I’ve been lucky enough to win a couple of awards, which builds clients’ trust, and I’ve been able to grow my celebrity branding through those I’ve met or who have travelled with me, which increases the confidence in others looking to book with me.

 

Gemma Antrobus, owner of Haslemere Travel, on meeting the expectations of luxury clients

Often, it’s not about the money with luxury clients. Yes, they want value for money, but they want to be pitched to at the right level, as they know about the finer things in life. So it’s about perhaps putting in an extra experience for them – something they’re not expecting but one we think they’d like.

 

The thing that sets us apart is who we know. All agents have great tour operator partners, but we have extensive connections with hoteliers, so we can call a general manager and say our client needs feather pillows, or needs to have all alcohol stripped from the room because they’re a recovering alcoholic. It’s about knowing the client, where they are travelling, what they will need, and having the insider links. That’s what takes you to the next level with ultra-high-net-worth individuals. It’s about unlocking doors.

 

To retain luxury clients it’s important to ensure nothing goes wrong and, if it does, to sort it out in a timely way. It’s also about contact, so when they are back we get in touch to see how their trip was and what they’re thinking about next. If they like to do something every year, we’ll hold flights as soon as they are released and let them know. It’s about thinking ahead for them.

Tiffany Woodley, owner of Myriad Travel, on wooing luxury clients with events

Tiffany Woodley, owner of Myriad Travel, on wooing luxury clients with events

Currently, 35% of our business is luxury travel. We host a client event once a month, and two a year will be ultra-luxury ones, often with cruise lines. We held an afternoon tea withn AmaWaterways in our lounge, which is above the store. It worked really well and we got quite a few bookings as a result.

 

Lead-in time on luxury bookings from an event will always be longer, and can be months. Often, luxury clients don’t want events focused on destination talks, they tend to need a different approach. We find they prefer an afternoon tea, or an experience. Next year, we will do more hospitality-themed events, such as getting tickets to the theatre, or sporting events, so we can spend more individual time with luxury clients.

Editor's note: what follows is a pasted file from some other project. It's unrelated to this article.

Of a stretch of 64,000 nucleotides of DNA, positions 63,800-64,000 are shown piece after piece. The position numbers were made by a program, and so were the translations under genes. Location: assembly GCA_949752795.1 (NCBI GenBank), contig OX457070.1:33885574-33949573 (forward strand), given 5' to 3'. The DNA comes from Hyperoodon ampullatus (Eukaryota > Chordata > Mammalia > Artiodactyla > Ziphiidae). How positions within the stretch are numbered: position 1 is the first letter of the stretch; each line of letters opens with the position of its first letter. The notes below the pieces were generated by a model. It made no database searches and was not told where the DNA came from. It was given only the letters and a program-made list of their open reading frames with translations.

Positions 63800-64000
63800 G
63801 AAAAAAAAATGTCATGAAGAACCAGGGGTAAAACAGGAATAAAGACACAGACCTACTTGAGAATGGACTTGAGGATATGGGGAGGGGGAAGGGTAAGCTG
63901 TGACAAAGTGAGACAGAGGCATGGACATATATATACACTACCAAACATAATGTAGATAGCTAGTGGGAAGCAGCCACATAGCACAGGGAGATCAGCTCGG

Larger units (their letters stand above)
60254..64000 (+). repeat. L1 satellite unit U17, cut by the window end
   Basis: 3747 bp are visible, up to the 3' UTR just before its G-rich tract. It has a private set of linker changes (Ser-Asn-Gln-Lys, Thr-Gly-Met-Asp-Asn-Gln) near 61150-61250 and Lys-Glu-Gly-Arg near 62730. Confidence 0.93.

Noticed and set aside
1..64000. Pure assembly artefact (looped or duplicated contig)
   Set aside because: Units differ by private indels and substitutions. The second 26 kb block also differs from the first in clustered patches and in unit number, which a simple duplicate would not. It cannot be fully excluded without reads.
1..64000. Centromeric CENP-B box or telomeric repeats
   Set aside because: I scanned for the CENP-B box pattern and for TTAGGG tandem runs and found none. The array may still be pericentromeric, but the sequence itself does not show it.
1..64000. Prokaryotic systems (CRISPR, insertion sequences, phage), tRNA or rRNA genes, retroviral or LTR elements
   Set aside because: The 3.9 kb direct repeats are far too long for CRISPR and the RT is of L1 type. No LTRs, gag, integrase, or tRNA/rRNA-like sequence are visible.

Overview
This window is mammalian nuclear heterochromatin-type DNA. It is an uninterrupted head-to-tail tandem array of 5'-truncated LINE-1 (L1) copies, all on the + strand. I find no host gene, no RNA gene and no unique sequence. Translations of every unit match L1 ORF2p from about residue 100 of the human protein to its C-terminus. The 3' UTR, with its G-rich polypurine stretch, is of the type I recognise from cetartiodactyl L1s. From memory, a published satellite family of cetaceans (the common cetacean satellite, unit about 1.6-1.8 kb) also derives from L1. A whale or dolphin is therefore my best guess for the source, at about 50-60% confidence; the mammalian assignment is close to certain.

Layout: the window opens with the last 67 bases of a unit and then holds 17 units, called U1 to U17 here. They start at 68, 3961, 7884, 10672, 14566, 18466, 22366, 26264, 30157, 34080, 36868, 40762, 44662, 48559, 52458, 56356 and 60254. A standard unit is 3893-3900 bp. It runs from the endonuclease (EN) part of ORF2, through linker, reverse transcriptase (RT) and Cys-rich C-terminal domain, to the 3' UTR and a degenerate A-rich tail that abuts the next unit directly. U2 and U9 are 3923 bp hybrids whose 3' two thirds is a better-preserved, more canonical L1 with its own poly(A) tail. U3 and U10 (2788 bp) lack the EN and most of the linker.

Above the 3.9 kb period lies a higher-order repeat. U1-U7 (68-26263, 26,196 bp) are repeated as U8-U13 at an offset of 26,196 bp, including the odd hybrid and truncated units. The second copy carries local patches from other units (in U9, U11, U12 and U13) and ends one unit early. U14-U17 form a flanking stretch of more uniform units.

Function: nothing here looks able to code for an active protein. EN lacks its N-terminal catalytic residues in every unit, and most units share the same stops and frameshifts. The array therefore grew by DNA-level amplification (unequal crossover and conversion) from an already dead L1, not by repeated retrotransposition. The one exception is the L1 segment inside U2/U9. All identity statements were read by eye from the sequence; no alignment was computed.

They definitely prefer smaller group numbers and being with like-minded people. We’ll often invite existing clients and ask if they’d like to bring along two friends, as they often feel more comfortable doing that, and we’re less likely to get no-shows.

 

Daniel Wilson, manager of Andrew Earle’s Holidays in Brough, on the art of appointments

We’ve been offering appointments for 18 months, but last December we did a complete shop refit and opened two lounges for luxury and cruise appointments, plus a reception desk.

 

Before an appointment, we’ll speak to a customer and determine their needs. If someone wants two weeks in Benidorm, any of us can do it in the shop, but if they want to explore Machu Picchu, or to sail out of Phuket with Star Clippers, we’ll put a date in the diary for an appointment. The client can sit with a specialist and spend as long as they want, to make it really special.

 

We’ve had a 100% conversion rate. Luxury customers are looking for something niche, know their budget, and want someone to look after their booking, and we’ll do our research before they come for their appointment.

 

They’ll always deal with the same member of the team and customers absolutely love it. We’ve had lots of word-of- mouth recommendations and people see us as a specialist now.